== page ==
On the long side, mining stocks are very cheap relative to the price of gold right now. I'd say there's an excellent chance of a bubble being ignited in gold mining stocks, especially the small ones; in fact, I'd put my finger on that as likely being the easiest way to make a killing.
Following the FT's news that (totally un-shockingly) there is disagreement among European member countries over pretty much everything, equities (and broader risk assets) rolled over and accelerated to the downside. We had been pointing to the early weakness in credit markets (especially European financials) as a signal that the rumors were made of nothing and that the rally in equities was starting to get ahead of itself - having been jump-started yesterday by a small cap short-squeeze (and potentially some asset allocation decisions which may have also impacted equities)but the velocity of the retracement was still surprising. The S&P lost 30pts from its highs, HY ended wider on the day (risk appetite seems low given new issue concessions) and financials in the US managed a small bounce off unchanged right before the close after giving up over 3%.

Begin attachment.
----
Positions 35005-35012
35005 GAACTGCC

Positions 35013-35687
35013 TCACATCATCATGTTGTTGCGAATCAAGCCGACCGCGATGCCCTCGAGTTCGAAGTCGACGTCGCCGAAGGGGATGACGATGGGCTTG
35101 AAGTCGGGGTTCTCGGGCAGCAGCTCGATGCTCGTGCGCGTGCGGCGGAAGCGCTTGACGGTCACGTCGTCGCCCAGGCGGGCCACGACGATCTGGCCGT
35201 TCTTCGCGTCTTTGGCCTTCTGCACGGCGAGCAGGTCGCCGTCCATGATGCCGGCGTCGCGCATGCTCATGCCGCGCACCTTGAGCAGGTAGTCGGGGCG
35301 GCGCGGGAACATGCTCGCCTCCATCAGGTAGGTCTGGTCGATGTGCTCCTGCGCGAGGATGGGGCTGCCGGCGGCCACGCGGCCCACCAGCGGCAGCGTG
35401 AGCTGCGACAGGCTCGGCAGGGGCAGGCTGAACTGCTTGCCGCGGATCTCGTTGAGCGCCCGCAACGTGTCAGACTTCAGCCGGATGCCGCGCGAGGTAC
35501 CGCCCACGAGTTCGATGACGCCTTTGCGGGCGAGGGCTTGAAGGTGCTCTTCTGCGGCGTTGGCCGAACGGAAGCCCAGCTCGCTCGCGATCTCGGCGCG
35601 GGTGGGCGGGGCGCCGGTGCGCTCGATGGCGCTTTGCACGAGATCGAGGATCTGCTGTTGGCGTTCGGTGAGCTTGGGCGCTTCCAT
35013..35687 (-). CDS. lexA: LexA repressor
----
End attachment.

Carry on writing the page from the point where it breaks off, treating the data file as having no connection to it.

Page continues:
RANsquawk Market Wrap Up - Stocks, Bonds, FX etc. – 27/09/11